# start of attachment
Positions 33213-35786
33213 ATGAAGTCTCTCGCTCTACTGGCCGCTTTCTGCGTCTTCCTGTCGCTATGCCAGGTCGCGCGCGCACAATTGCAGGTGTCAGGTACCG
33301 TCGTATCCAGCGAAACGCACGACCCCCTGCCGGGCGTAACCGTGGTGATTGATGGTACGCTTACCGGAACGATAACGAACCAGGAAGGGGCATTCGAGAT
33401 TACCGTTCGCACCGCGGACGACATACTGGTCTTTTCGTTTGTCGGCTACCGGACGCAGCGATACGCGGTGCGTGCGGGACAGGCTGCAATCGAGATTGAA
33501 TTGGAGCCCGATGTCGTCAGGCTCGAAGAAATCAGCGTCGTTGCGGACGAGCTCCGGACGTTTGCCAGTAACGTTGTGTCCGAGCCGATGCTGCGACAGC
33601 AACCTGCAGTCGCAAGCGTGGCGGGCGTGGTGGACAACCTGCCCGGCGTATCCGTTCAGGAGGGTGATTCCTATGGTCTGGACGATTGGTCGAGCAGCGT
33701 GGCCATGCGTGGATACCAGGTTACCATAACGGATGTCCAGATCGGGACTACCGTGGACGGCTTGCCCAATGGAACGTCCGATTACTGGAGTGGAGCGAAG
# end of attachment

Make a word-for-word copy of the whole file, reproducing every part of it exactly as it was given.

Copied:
Positions 33213-35786
33213 ATGAAGTCTCTCGCTCTACTGGCCGCTTTCTGCGTCTTCCTGTCGCTATGCCAGGTCGCGCGCGCACAATTGCAGGTGTCAGGTACCG
33301 TCGTATCCAGCGAAACGCACGACCCCCTGCCGGGCGTAACCGTGGTGATTGATGGTACGCTTACCGGAACGATAACGAACCAGGAAGGGGCATTCGAGAT
33401 TACCGTTCGCACCGCGGACGACATACTGGTCTTTTCGTTTGTCGGCTACCGGACGCAGCGATACGCGGTGCGTGCGGGACAGGCTGCAATCGAGATTGAA
33501 TTGGAGCCCGATGTCGTCAGGCTCGAAGAAATCAGCGTCGTTGCGGACGAGCTCCGGACGTTTGCCAGTAACGTTGTGTCCGAGCCGATGCTGCGACAGC
33601 AACCTGCAGTCGCAAGCGTGGCGGGCGTGGTGGACAACCTGCCCGGCGTATCCGTTCAGGAGGGTGATTCCTATGGTCTGGACGATTGGTCGAGCAGCGT
33701 GGCCATGCGTGGATACCAGGTTACCATAACGGATGTCCAGATCGGGACTACCGTGGACGGCTTGCCCAATGGAACGTCCGATTACTGGAGTGGAGCGAAG